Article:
Month: June 2019

What is the Process of a Personal Injury Case?

The process of a personal injury case is always the same, no matter what type of case it is (medical malpractice case, civil rights case, car accident case, fall down case).

Once you provide us information about what happened to you, what medical injuries you’ve sustained, and the sort of treatment you are receiving, we obtain all medical records and do our investigation. In a car accident case, for instance, we go to the scene of the accident, take photographs, speak to witnesses, and so on.

Once the investigation stage is done, we send all the itemization to the opposing insurance company, and the settlement negotiations are started. If the parties cannot reach a settlement, we file suit.

Once the lawsuit is filed, the court sets certain time tables, telling us by what date we must complete our discovery (depositions, interrogatories, and so on). After that, the court will set the trial date.

Before the trial date, the parties usually go through a pre-trial settlement conference. You may or may not be involved in the pre-trial settlement conference, but you will always be informed of what happens at the conference. If the parties cannot reach an agreement there, the trial date will be set and the parties will go to trial, at which point you will be fully engaged in the trial process.

Who Pays My Bills In A Personal Injury Case?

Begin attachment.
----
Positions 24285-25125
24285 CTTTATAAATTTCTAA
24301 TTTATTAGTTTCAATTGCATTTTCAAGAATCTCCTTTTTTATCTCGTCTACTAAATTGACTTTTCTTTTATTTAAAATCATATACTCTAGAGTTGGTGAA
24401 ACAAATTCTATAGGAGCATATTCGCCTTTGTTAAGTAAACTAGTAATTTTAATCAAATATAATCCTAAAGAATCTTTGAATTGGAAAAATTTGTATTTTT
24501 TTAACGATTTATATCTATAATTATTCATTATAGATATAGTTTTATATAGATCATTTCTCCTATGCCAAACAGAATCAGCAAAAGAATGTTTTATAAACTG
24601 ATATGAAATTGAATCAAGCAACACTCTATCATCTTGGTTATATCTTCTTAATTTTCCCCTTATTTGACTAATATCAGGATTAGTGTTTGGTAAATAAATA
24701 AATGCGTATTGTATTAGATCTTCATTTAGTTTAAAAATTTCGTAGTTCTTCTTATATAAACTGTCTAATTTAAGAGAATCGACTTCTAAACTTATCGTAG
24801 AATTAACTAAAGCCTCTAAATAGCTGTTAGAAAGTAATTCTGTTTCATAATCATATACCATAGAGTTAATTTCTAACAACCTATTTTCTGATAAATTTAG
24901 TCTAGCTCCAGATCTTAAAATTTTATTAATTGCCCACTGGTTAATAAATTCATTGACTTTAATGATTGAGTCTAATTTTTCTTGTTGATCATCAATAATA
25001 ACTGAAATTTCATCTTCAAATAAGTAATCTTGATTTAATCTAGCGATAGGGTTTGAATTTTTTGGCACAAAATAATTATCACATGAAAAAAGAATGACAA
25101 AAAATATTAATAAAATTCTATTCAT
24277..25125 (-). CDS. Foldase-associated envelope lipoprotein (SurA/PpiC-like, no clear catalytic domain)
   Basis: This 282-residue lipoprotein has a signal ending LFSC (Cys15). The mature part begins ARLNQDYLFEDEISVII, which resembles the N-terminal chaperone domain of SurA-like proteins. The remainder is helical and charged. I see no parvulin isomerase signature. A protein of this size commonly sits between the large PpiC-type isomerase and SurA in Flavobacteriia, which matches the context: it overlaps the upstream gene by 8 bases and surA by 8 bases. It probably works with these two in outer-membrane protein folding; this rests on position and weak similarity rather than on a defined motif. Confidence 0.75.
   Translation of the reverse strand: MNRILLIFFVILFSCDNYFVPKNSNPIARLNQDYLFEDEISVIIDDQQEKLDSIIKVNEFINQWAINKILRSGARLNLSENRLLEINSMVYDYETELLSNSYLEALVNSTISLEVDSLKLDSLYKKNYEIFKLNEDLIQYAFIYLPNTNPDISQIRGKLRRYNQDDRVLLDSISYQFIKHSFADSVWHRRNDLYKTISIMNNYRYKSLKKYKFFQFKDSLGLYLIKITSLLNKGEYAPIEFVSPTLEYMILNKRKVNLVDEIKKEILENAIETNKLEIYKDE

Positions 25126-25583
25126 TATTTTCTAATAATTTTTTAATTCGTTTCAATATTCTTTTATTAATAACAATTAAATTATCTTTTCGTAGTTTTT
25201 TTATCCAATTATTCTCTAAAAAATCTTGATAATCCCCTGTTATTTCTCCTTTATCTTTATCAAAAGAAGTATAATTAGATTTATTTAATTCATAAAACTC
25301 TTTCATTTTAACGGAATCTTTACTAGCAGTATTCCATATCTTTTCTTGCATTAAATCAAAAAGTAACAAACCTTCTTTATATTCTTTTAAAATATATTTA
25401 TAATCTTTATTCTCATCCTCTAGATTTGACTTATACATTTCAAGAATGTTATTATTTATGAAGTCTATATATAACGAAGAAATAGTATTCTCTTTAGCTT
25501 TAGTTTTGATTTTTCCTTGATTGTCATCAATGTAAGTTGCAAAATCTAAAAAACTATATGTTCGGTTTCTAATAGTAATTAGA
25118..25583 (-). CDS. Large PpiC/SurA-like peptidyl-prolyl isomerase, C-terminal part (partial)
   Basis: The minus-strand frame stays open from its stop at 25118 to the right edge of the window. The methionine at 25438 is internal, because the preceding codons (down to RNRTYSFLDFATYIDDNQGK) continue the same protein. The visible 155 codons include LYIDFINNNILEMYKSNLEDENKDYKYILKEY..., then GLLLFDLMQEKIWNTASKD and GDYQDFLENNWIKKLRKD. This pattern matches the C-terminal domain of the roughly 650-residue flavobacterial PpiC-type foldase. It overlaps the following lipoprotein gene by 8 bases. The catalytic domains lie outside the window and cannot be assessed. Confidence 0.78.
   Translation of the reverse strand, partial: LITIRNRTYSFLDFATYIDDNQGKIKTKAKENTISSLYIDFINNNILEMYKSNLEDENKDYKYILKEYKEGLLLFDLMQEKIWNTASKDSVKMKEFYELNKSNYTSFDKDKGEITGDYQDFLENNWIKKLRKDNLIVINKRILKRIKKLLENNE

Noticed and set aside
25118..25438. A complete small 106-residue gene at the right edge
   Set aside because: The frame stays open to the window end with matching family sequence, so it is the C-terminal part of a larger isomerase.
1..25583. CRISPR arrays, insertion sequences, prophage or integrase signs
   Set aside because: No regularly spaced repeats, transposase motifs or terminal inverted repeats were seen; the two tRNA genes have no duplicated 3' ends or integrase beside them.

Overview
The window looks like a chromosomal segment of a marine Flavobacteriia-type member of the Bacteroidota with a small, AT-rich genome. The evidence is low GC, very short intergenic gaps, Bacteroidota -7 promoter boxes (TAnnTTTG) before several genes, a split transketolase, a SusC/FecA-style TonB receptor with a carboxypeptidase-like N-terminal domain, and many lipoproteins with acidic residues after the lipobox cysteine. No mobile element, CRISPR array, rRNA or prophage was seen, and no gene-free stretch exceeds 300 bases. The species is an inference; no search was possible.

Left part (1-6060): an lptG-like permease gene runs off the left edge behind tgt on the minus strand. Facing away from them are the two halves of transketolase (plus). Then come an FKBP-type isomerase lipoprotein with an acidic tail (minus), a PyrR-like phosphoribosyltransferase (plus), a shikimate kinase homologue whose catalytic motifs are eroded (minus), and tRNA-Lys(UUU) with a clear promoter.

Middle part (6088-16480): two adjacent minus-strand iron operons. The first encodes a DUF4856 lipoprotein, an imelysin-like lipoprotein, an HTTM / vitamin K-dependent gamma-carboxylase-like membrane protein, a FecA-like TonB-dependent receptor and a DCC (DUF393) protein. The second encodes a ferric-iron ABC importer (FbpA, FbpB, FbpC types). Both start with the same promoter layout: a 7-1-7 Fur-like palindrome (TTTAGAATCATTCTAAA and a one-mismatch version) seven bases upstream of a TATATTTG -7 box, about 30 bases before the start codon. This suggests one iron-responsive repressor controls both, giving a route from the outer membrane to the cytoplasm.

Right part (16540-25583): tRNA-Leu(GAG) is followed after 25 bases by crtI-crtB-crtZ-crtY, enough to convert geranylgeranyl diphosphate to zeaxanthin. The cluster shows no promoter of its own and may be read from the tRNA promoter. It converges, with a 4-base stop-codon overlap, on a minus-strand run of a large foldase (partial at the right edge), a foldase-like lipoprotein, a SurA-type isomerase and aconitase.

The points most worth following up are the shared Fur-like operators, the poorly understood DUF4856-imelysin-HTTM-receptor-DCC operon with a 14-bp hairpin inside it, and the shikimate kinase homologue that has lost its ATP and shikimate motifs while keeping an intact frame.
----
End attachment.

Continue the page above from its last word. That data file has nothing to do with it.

In a typical motor vehicle accident case, your own insurance company pays your medical bills. In a fall down accident, for instance, your health insurance coverage pays your medical bills. Clients frequently assume that the other person’s insurance company is responsible for paying all of their medical bills but that is not correct under the law. Rather, the other person’s insurance company is responsible for paying for your pain and suffering. That’s typically the larger portion of the case.

How Long Should I Continue To See My Doctor After An Accident?

As long as you, the victim, are having on-going complaints related to the accident, you should be informing your doctor about those complaints.

At the very least, your doctor is going to be making a record in his or her chart about your complaints, and you can present that list of complaints to the opposing insurance company. When the case goes to a juried trial, the jury will hear how long you went to see your doctor and what the complaints were over a period of time.

It is crucial that, as long as you have complaints related to the injuries of your accident, you continue to receive medical care.